“This is the real bottom line. A person, with a paycheck, in his pocket, every other week, forever and ever, Amen.” – Jodi Rell

A little secret I learned two years ago has allowed me to more than double my income.

You can use this same secret yourself. Perhaps it’ll work just as well for you.

And the beautiful thing is …

You won’t have to change companies or go back to school …

You won’t have to storm into your boss’s office, demanding a raise …

You won’t even have to work any harder!

But I can almost guarantee that this secret will dramatically improve your financial situation if you’re an employee … and that, if you’re an employer, telling this secret to your employees will increase your profits significantly from day one.

Here’s the secret …

In a quick ETR message to employees looking to break out of their ruts, Michael Masterson was callous enough to suggest that anyone making less than $70,000 a year needed to figure out a way to get closer to his company’s “profit stream.”

In other words, that if you were floundering along with an average salary, you simply needed to find a way to more directly contribute to your company’s bottom line.

It’s a paradigm shift that involves doing something most humans find very difficult: putting your own self interests aside, for just a moment.

The trick is: Whenever you take an action at your company, whenever you start a new project or hire a new person or suggest a plan of action, you ask yourself: “Does what I’m doing here contribute to this company’s profit stream?”

If the answer is no, you find something else to do.

For me, that question was anathema.

I was an editor with a financial publishing firm, and had been an editor (with an English accent, like “edi-tah”) and writer my whole career. A career that spanned some 15 years and included stints with some fairly prestigious newspapers and magazines from New York to Washington, D.C. to Chicago … along with numerous awards and incremental pay raises.

All the while, I was blissfully, almost purposefully, unconcerned with what the “hacks” in advertising were up to. (Usually, I assumed it was something nefarious, possibly involving double-entry accounting or even the transportation of immigrant labor in overheated boxcars.) I figured the sales guys lived crass, empty lives, chasing nickels and dimes and kowtowing to “the man” before passing out in their cots somewhere uptown.

Then, within a span of about six months, I had a kid … and then read Masterson’s article.

It was a one-two punch.

Suddenly, my eyes opened to the possibility that, some day, this kid might need health insurance, a place to sleep, clothes, food, tickets to the movies, keys to a working automobile, and some kind of financial compensation upon the unfortunate occasion of his parents’ demise.

So, I figured, let’s give this man’s advice a try.

I started by asking myself: “Okay … so how does my company make money? And how can I help it make more money in the most direct way possible?”

The answer was simple.

Instead of using my writing and editing abilities, such as they were, to create reports and newsletters … I would switch over to the copywriting side. Where, suddenly, I would be SELLING the reports by writing … drum roll, please … sales copy.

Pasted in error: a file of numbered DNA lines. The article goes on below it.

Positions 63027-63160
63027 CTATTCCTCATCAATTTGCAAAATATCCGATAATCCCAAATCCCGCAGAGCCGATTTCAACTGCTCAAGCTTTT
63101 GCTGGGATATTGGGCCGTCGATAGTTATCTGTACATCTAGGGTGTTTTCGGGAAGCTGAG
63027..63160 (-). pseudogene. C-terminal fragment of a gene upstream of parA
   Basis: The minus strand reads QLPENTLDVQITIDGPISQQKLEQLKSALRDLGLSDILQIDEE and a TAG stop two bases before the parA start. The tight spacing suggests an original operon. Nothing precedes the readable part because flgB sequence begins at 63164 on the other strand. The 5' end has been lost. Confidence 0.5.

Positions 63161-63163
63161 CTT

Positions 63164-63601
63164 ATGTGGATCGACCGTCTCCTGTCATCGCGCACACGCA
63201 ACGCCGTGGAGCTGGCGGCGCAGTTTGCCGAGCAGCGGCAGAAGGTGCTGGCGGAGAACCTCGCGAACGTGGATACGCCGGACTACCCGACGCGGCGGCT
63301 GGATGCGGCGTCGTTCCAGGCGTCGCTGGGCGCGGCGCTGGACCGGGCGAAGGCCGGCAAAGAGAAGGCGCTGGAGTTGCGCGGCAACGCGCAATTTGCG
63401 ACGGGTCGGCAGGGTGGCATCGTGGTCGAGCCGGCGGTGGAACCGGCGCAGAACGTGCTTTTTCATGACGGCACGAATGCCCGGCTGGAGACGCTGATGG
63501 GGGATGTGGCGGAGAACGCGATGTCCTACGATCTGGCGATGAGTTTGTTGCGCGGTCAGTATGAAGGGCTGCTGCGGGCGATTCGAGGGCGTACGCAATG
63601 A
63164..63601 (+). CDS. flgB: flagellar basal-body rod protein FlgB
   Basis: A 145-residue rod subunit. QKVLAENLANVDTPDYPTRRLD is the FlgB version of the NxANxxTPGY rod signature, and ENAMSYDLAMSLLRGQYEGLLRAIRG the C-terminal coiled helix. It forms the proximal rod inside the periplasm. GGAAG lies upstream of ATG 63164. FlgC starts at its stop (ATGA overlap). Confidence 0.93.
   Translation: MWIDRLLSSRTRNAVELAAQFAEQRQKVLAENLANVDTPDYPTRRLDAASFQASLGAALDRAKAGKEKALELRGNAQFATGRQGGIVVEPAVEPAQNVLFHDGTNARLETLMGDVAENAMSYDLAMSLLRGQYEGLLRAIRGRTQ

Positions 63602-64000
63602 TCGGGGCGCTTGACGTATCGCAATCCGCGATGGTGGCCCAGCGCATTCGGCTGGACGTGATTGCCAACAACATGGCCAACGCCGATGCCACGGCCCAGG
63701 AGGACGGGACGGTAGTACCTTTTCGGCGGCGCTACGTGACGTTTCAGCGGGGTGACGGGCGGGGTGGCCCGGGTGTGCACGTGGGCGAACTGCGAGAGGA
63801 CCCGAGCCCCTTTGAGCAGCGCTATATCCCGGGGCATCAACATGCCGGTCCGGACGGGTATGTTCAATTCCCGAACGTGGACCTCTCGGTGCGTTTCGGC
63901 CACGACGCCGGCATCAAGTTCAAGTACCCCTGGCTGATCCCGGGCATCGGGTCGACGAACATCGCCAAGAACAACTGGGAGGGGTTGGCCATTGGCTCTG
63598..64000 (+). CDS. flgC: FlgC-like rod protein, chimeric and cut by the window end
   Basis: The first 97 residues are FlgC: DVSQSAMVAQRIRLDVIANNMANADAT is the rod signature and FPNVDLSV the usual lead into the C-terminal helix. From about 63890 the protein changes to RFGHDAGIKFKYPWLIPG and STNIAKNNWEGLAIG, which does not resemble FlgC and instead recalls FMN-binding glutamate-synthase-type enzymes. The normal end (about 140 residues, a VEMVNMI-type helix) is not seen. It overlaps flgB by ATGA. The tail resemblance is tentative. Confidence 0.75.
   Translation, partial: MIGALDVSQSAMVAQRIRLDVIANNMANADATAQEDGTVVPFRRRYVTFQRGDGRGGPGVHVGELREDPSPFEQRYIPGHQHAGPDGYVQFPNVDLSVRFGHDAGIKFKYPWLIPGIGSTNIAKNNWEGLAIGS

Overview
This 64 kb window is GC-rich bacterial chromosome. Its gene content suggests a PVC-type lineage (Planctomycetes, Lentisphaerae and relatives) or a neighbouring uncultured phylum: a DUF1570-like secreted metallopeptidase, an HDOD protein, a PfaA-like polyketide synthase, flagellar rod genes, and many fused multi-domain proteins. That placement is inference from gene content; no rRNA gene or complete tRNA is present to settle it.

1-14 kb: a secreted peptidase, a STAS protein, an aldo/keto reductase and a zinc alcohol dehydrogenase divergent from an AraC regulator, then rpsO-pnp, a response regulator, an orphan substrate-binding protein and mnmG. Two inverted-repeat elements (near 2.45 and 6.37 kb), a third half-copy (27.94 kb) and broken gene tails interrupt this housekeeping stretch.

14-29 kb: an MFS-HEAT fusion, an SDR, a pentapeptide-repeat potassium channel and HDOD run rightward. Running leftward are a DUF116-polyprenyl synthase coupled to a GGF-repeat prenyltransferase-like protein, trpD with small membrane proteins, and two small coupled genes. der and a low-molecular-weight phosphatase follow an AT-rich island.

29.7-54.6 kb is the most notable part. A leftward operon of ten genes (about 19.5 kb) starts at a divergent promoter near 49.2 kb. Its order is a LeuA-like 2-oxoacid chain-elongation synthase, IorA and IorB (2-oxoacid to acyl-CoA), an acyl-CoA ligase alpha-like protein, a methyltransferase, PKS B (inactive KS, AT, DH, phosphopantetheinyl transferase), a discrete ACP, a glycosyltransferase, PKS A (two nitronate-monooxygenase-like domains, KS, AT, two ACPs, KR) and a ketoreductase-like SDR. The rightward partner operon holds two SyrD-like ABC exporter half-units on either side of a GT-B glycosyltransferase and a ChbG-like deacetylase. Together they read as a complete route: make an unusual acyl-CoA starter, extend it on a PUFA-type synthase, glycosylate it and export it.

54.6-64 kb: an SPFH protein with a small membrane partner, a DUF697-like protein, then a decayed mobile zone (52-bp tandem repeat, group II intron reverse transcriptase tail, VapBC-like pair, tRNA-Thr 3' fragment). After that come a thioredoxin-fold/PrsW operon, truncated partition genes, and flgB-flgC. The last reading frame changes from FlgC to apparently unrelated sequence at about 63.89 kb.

Sounded simple. It was. But it was not easy.

I paid my dues, listened and learned, and pounded out literally dozens of drafts of my first sales letters, each successive draft more ridiculously horrible than the last. But after a while, all my mentors and helpful readers along the way helped me become a decent copywriter.

My stuff started pulling good “numbers.” (I love those kinds of words now!)

After years of holding myself above the riffraff, I was down in the trenches, selling stuff. I was bringing in millions of dollars for my company – instead of merely drawing a paycheck as a highfalutin “edi-tah” and snickering at the sales “geeks.”

Obviously, I’m damn happy I made the switch. (So is my wife, by the way. She no longer has to clip coupons – although she still does and always will, I’d bet.)

The idea of “getting closer to the profit stream” shocked me awake after 15 years of slumber, and got me not only closer to the profit stream but, more importantly for me, closer to some really interesting people who were making real decisions. Closer to the ideas that were shaping the company’s future … closer to the risks and the rewards … and, perhaps most important of all, closer to the fun.

Today’s Action Plan: Think about what you do each day in terms of what it’s bringing – or not bringing – to your company’s bottom line. If you’re not making $70,000 a year, you’re probably not close enough to the profit stream.

Here are some examples of what you can do about that:

If you work for an auto dealership and you’re a mechanic, get your butt on the sales floor and start moving Chevys. That’s what your boss is really trying to do, because that’s what brings in the money and helps the company survive.

If you work at a hospital answering phones, find a way to work in the supply department, where you can improve controls and lower the hospital’s expenditures.

If you work in middle-management and oversee staff, find a way to contribute to strategy, and figure out ways for your team to improve your company’s bottom-line profits in the most direct way possible.

Or if, like me, you think copywriting might be the way to go, look into AWAI’s copywriting program

It’s ironic: By putting the company’s interests first, and trying in good faith to do what you can to build the business, YOU will be rewarded as a result.

[Ed. Note: Jay Livingston is a professional copywriter. He lives in Delray Beach, Florida with his wife Melissa and their 3-year-old son Nate, who will soon be taught to get closer to his company’s profit stream by cutting the neighbors’ lawns.]

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